There are five stages of maturity that act as a framework to identify where your organization is with respect to potential technological growth. Companies need to be aware of which stage of maturity they fall under. An overview of the five stages follows.

Stages of AI Maturity Diagram

Stages of AI Maturity (Large view)

Stage One - Initiate

The Initiate stage of an organizations’ AI journey begins when AI conversations – versus strategies – start happening. This stage is limited to talking, learning, and dreaming – not implementing. At this stage, companies begin to explore how AI can improve their processes and solve problems that they are experiencing.

“Look at how you are using technology today during critical interactions with customers – business moments – and consider how the value of those moments could be increased,” says Whit Andrews, distinguished Vice President Analyst at Gartner. “Then apply AI to those points for additional business value.”[4]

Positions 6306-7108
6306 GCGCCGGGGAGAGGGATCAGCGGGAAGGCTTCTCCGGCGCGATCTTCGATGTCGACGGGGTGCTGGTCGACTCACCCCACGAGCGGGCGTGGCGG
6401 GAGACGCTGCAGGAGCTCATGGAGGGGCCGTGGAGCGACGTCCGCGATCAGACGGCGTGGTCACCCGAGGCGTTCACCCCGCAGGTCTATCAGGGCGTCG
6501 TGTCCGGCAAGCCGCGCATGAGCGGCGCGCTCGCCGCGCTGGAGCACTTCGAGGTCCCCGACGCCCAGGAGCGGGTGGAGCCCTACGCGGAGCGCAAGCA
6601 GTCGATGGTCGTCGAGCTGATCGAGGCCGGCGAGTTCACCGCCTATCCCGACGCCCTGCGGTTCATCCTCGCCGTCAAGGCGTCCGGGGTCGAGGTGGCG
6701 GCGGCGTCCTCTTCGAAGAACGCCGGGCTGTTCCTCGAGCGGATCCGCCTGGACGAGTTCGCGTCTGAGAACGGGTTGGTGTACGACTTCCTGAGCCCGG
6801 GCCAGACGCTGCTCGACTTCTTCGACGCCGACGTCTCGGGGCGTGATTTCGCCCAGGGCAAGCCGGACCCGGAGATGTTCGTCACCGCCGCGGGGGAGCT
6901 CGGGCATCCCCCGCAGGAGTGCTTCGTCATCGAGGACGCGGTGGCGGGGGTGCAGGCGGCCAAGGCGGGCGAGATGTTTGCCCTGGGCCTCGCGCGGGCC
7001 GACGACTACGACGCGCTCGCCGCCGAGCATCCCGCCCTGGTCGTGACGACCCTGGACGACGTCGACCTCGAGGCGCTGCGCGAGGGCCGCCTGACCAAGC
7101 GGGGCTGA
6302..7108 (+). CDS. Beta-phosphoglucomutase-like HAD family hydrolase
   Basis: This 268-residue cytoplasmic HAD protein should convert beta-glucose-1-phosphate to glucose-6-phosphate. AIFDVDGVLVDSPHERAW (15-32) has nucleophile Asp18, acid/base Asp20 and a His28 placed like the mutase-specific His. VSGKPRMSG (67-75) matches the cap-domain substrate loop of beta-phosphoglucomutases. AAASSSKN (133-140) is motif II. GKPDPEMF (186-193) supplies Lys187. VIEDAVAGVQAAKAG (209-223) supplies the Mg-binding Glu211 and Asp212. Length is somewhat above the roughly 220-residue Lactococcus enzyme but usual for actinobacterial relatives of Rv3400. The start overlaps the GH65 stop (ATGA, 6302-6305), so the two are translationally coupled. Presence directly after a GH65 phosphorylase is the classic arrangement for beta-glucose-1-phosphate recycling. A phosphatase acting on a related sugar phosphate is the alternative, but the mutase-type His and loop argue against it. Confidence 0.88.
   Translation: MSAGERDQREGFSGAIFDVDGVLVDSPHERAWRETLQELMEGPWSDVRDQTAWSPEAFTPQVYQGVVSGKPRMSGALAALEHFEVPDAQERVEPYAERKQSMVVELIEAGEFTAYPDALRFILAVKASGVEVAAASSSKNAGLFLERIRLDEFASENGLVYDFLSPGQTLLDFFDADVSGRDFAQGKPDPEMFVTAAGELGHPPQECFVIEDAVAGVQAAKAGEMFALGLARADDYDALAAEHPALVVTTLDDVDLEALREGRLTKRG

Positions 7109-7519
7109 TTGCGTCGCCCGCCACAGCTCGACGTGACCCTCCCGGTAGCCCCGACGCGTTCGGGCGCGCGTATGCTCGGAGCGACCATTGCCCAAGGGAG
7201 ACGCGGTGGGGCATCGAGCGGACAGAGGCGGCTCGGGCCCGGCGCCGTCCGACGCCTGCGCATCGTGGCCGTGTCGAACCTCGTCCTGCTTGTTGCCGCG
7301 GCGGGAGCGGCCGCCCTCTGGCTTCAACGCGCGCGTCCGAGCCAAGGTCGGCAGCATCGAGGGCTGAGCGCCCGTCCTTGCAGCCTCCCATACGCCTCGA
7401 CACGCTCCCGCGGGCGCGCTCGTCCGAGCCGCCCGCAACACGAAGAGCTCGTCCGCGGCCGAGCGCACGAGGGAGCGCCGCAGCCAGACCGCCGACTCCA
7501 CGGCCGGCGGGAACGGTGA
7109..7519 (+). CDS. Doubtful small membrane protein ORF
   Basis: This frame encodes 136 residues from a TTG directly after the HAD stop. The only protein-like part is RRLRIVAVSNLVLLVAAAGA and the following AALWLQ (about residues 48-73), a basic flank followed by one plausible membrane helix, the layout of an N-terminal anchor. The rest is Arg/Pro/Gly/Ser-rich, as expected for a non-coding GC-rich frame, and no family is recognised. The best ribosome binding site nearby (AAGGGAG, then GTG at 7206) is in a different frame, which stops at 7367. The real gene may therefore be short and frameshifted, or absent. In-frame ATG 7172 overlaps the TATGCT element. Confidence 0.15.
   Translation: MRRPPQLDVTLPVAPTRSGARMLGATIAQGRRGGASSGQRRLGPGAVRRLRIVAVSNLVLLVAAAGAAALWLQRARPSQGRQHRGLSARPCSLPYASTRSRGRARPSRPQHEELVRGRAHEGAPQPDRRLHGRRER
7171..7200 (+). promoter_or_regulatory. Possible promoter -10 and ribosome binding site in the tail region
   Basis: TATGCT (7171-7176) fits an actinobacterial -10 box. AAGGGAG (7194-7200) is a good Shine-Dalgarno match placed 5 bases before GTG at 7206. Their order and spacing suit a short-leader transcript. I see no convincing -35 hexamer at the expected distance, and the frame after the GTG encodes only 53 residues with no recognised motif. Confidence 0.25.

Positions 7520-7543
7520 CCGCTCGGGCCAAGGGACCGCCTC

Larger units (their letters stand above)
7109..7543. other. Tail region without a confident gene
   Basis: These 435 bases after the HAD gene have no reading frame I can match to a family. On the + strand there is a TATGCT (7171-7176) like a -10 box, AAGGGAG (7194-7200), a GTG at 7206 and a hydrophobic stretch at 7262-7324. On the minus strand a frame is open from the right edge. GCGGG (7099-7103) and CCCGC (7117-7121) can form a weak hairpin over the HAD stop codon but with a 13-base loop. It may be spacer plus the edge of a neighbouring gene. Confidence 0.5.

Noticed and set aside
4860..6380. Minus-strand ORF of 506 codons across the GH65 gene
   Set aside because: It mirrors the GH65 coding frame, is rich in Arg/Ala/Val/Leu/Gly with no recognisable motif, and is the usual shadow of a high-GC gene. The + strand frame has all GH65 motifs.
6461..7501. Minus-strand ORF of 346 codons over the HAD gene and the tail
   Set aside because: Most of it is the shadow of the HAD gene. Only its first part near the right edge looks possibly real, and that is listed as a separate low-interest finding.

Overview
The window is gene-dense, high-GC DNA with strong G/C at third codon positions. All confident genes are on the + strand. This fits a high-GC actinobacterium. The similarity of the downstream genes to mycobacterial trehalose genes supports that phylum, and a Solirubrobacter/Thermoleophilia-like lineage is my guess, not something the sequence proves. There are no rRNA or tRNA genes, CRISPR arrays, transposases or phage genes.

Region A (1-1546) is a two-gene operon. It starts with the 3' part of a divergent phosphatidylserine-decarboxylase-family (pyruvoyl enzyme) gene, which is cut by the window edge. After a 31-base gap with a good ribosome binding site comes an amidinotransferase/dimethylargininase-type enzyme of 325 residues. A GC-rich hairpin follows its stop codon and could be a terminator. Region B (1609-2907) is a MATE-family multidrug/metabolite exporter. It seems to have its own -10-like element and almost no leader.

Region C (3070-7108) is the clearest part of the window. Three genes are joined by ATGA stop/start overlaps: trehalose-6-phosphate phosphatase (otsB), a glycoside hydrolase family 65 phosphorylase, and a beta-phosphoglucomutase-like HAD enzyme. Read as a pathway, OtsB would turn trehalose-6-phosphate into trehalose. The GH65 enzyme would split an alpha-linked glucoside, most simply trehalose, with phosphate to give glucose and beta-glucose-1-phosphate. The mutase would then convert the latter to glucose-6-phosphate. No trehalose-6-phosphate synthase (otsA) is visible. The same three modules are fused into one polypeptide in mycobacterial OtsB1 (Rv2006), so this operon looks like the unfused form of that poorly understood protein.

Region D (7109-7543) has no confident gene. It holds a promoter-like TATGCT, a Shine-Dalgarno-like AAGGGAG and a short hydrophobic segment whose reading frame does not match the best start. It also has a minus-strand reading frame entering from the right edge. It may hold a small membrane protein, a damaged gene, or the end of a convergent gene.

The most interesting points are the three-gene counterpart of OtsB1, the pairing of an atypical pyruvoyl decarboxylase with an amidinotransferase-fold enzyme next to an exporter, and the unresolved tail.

During this stage, organizations analyze their business or strategic priorities, identify critical processes related to the priorities, and identify goals that can be achieved using AI.

Stage Two - Experiment

In the Experiment stage, detailed plans are created for the goals and outcomes of the introduction of AI into the operations and processes that were identified in the previous stage. AI starts to appear in POC and pilot projects. At this stage, organizations are trying to figure out what works and what doesn’t. These initial projects will deliver insights into which opportunities are feasible, which are desirable, and the relative value each project creates for the organization.

Stage Three - Standardize

At this stage, at least one AI project has moved from prototype to production. A Center of Excellence (CoE) is formed and is tasked with integrating the AI solutions into the organization’s processes. The CoE should have representation from data engineering, data science, and business groups. The technology is accessible to the enterprise and has a dedicated budget.

It is important to note that the goal for this stage is to put the AI solution into production, not to build an ideal solution. For example, for the solution to be in production, data flows must be delivered in real-time or on a regular interval basis batch. Ideally, it would be automatically delivered using data lakes (a data storage repository), however, for this stage, it is enough to deliver data via daily manual uploads if it means the solution can be used in production.

Stage Four - Optimize